Sunday 22 April 2018

Quinn backs call for end to cuts in education and welfare

Minister Ruairi Quinn
Minister Ruairi Quinn

Niall O'Connor Political Correspondent

A SECOND Labour minister has insisted that there can be no further cuts in the areas of Education and Social Protection.

Ruairi Quinn yesterday backed calls, initially made by his colleague Joan Burton, that the two high-spending government departments must be spared in the upcoming budget.

The Education Minister said it is a "no brainer" that he wants to see his department protected, along with the area of welfare spending.

"We've had to make extraordinary, difficult decisions. And we've got extraordinary positivity out of the education system from all of the stakeholders," Mr Quinn said.

"And if we can continue the economic recovery, and a lot of that depends on confidence both abroad and at home, then the need to reduce public expenditure to balance and get to the point where we are will be alleviated," he added.

But the Dublin South-East TD warned that the Government must not be seen to "lose its nerve" if the local and European elections prove difficult.

"And if the mid-term elections suggest that this Government is losing its nerve or that the people aren't prepared to ... continue the extraordinary march to recovery that we have led, then a lot of that confidence will disappear and a lot of the growth will be diminished."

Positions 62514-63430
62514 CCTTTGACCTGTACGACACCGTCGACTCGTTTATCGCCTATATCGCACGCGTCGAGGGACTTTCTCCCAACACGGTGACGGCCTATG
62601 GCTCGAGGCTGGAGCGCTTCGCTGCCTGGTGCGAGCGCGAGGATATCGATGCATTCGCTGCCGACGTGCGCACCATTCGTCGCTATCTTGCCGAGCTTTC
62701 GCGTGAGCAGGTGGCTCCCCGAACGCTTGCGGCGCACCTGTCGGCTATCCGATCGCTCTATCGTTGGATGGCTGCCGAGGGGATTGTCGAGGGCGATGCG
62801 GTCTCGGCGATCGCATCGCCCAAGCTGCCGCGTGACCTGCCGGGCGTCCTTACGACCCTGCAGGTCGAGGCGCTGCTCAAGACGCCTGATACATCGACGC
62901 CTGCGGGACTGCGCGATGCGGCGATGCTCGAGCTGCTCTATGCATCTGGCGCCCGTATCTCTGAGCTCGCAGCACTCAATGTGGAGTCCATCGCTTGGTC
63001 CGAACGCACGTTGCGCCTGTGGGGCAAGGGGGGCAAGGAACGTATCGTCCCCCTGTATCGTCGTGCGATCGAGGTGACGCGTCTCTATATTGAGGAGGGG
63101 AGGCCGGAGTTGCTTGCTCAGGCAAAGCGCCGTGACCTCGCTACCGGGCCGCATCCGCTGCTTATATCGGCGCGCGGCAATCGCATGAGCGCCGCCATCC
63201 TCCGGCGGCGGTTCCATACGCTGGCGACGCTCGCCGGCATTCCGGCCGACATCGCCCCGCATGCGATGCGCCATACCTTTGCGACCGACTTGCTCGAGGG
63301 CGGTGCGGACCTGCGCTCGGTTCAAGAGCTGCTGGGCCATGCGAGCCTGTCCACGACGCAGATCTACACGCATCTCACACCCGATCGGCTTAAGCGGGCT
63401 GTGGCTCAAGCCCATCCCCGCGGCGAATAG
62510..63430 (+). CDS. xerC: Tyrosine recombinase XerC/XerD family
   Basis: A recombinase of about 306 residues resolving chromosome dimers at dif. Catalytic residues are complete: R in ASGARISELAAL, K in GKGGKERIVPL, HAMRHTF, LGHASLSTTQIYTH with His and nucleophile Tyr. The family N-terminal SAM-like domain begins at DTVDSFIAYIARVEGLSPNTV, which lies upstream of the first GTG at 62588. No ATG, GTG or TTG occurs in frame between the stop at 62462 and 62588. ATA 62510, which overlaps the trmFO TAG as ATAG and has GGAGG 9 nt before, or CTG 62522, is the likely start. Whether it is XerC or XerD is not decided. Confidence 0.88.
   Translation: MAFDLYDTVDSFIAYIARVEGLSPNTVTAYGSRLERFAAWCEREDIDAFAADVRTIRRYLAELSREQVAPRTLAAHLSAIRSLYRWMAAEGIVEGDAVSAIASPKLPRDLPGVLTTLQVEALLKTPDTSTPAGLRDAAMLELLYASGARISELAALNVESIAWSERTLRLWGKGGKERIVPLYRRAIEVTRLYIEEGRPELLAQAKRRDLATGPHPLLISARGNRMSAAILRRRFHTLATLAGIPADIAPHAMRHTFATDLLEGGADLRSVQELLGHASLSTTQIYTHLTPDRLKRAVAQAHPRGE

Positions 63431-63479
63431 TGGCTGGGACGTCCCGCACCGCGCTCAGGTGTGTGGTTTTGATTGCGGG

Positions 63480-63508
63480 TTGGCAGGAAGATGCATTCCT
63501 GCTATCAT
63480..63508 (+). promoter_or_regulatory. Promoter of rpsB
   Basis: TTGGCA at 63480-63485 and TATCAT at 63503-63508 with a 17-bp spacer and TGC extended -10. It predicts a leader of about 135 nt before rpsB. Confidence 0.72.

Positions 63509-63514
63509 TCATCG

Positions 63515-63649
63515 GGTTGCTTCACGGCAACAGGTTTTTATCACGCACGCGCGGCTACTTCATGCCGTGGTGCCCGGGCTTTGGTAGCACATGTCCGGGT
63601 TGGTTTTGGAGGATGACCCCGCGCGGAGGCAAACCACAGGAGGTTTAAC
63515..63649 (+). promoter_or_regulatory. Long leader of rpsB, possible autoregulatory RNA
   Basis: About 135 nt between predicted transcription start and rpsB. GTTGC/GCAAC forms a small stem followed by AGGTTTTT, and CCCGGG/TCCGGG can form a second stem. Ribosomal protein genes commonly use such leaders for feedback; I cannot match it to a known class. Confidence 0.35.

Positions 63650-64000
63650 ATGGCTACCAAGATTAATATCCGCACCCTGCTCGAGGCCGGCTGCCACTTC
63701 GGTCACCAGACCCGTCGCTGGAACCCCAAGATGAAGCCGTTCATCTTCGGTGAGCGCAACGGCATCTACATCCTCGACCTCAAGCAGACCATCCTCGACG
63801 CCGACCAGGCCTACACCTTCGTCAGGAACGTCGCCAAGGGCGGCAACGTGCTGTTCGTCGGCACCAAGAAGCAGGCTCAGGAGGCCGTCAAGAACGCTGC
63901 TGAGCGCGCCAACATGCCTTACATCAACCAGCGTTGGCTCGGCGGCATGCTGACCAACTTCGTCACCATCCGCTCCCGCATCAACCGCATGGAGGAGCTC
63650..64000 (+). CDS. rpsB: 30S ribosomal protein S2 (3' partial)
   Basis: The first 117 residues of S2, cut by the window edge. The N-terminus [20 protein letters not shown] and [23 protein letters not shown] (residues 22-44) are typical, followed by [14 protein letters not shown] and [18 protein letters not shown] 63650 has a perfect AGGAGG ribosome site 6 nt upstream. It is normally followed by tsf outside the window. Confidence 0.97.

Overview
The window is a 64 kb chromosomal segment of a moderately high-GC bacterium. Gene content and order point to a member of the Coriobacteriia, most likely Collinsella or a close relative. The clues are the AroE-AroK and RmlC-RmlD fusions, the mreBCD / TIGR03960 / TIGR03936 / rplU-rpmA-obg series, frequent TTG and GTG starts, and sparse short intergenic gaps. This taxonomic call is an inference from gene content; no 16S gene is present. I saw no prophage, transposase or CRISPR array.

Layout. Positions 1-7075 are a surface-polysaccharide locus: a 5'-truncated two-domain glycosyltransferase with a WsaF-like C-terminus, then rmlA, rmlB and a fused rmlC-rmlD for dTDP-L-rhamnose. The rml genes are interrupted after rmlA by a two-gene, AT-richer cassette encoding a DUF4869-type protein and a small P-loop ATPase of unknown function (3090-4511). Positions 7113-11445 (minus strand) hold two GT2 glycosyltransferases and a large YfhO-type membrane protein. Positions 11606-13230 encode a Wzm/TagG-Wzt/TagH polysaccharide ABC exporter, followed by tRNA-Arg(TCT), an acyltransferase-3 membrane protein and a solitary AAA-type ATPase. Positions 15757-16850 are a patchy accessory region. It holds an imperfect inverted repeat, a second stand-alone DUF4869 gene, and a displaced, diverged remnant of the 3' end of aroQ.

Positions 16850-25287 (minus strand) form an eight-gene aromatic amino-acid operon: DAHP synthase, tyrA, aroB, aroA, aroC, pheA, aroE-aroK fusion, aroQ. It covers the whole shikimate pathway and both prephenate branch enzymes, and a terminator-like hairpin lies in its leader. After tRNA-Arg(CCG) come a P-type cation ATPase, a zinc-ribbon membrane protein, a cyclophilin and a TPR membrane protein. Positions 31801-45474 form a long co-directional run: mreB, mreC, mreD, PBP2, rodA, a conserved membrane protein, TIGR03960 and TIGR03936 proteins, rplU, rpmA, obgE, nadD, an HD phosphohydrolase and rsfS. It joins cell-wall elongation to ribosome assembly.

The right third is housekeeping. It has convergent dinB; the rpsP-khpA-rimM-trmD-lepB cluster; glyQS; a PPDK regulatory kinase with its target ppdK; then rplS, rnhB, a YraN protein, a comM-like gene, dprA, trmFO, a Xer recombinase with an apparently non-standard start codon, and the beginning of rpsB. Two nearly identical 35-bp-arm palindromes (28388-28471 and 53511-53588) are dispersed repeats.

Ms Burton last week went a step further and insisted that any substantial savings required in the budget must be found in the area of health.


Health Minister James Reilly is already grappling with severe financial challenges in the HSE.

In a clear swipe at her cabinet colleague, Ms Burton claimed that more than €200m worth of savings found by her department have been used to offset an overrun in the health budget.

The pointed remarks by two Labour ministers have been dismissed as "electioneering" by senior Fine Gael sources.

But Labour sources insist that any further cuts in Budget 2015 must be found in the area of health.

Irish Independent

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